8. In a data integrity checking system providing a bus means having "n" information data bit lines connecting a Source means to a Destination means, the combination comprising:
(a) said bus means connecting said Source means to q=n/k driver chip means which connect to "q" receiver chip means for data bit transmission to said Destination means;
(b) each of said "q" driver chip means having "k" input and output lines;
(c) each of said "q" receiver chip means having "k" input and output lines;
(d) means for comparing the information data bits on each set of corresponding input lines on each one of said "q" driver chip means to the information data bits on the set of corresponding output lines on each one of said "q" receiver chip means.
9. The combination of claim 8 wherein said means for comparing includes:
(a) means for generating an error signal when the corresponding bits from the said driver chip means do not match the bits from the corresponding receiver chip means.
10. A data transmission system for checking integrity of data transfer comprising:
(a) a bus means having "n" individual lines organized in sets of k lines;
(b) a Source means connected to place information data bits on each line of said n lines;
(c) a plurality of q=n/k driver chip means wherein each driver chip means receives data on a set of "k" input lines and transmits data on "k" output lines to a receiver chip means;
(d) a plurality of "q" receiver chip means wherein each receiver chip means receives data on a set of "k" input lines for transmission to a Destination means;
(e) first means for sensing a first series of data bits, each one of said first series of bits including:
(e1) means for sensing data from each corresponding input line from each one of said q driver chip means;
(f) second means for sensing a second series of bits of data, each one of said second series of bits including:
(f1) means for sensing data bits from each corresponding output line from each one of said q receiver chip means;
(g) means to compare each of the corresponding first and second series of bits for corresponding sets of inputs to said driver chip means with the corresponding bits for corresponding sets of outputs from said receiver chip means.
11. The system of claim 10 which includes:
(h) means to generate a parity error signal when any one compared bit of said first and second series of bits fail to match in value.
12. In a bus transmission integrity apparatus for transmitting data on "n" data bit lines from a Source means to a Destination means, the apparatus comprising:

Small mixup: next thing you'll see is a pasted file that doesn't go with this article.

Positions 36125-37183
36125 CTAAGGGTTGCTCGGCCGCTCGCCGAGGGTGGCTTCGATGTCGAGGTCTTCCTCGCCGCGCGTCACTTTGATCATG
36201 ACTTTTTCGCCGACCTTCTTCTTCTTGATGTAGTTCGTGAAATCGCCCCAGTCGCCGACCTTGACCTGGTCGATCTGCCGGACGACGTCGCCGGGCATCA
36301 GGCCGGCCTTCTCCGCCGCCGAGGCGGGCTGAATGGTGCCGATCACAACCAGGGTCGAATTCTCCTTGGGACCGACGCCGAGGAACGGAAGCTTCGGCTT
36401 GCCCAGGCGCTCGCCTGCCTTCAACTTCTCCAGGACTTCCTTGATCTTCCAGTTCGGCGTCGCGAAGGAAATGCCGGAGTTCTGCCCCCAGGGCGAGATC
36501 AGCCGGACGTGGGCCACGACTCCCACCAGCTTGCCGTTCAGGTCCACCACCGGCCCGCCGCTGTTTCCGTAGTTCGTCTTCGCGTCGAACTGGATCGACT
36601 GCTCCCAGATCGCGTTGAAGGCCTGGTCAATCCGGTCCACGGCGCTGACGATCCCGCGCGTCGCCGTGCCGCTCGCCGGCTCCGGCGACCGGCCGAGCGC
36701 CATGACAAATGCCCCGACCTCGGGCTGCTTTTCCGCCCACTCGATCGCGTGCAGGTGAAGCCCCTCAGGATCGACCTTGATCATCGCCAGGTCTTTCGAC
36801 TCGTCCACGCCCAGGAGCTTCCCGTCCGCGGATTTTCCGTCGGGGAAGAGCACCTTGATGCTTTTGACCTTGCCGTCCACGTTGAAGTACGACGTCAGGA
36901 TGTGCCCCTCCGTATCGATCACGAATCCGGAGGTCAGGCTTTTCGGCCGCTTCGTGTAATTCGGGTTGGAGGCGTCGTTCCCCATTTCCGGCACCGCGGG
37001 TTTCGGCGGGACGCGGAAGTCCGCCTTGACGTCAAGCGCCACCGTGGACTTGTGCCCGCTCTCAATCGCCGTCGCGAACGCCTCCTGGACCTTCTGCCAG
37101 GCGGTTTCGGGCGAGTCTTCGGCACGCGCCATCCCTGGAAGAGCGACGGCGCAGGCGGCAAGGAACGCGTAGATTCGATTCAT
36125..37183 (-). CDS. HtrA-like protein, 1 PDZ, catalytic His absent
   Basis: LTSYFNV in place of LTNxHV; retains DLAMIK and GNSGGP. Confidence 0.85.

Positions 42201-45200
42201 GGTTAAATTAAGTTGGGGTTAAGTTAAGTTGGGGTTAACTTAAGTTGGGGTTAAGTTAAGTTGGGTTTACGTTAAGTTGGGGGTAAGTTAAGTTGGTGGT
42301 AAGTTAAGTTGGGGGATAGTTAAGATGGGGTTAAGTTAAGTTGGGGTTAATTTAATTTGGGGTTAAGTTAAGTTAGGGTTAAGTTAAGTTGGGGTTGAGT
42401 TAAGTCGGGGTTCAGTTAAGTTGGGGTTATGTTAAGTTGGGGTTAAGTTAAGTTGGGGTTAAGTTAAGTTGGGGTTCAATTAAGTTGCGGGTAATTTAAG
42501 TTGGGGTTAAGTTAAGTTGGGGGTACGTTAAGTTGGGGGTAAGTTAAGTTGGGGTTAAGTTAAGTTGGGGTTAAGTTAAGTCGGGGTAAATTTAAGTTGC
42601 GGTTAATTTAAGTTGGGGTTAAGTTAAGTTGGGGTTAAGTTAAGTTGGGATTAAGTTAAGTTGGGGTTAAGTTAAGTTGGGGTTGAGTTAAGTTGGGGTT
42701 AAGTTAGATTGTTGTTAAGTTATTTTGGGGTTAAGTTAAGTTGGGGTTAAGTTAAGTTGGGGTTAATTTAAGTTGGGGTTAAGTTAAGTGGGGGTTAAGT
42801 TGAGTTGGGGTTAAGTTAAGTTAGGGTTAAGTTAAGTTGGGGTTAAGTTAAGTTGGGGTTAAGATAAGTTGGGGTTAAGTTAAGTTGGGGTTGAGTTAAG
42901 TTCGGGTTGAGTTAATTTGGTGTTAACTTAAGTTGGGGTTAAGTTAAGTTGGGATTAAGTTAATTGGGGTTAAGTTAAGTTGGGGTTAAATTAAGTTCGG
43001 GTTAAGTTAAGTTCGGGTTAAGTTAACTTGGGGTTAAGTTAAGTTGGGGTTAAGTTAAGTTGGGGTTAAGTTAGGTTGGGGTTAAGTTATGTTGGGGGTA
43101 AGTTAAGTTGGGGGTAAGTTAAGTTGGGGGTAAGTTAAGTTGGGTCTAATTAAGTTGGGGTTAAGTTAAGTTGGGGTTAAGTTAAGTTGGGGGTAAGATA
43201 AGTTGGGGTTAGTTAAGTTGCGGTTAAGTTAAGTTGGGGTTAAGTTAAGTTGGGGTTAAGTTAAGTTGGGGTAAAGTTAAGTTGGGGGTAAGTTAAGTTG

(a) q=n/k driver-receiver chip means for transmitting information data bits from said Source to said Destination means, each one of said "q" chip means having "k" internal driver-receiver units, wherein each said driver-receiver unit transmits "k" bit lines of Source means data to said Destination means;
(b) means for comparing each one of said "k" bit lines of data on each one of said "q" driver chip means to each one of said "k" bit lines of data on each corresponding line from each one of said "q" receiver chip means.
(c) error flag generating means, connected to said means for comparing, to generate an error signal when a mismatch occurs between said data at said Source means and said data at said Destination means.
Description
FIELD OF THE INVENTION

This disclosure relates to systems for data transfer integrity over a wide bus by use of specialized parity check circuitry.

CROSS REFERENCES TO RELATED APPLICATIONS:

This disclosure is related to a patent application by inventors Dongsung R. Kim and Reinhard K. Kronies filed April 21, 1986 as U.S. Ser. No. 854,232, and entitled "Specialized Parity Detection Scheme for Wide Memory Structure".

BACKGROUND OF THE INVENTION

While data can be transmitted on a single line in a serial fashion, it is much more efficient, rapid and useful to transfer data bits on parallel lines which constitute a bus. Thus, a bus which can provide parallel transfer of four or more bits simultaneously can be considered a wide bus.

Of course, the wider the bus the more data bits can be simultaneously transferred in parallel, thus saving many time units in the transfer of significant data.

Generally, the conventional parity check schemes which are used with wide data bus communications are accomplished by the single bit parity generation scheme, whereby a single bit of parity is generated at the driver-end of the bus and whereby the receiver-end of the bus is used to check the parity bit in order to establish the occurrence of a normal transmission or an error-incurred transmission.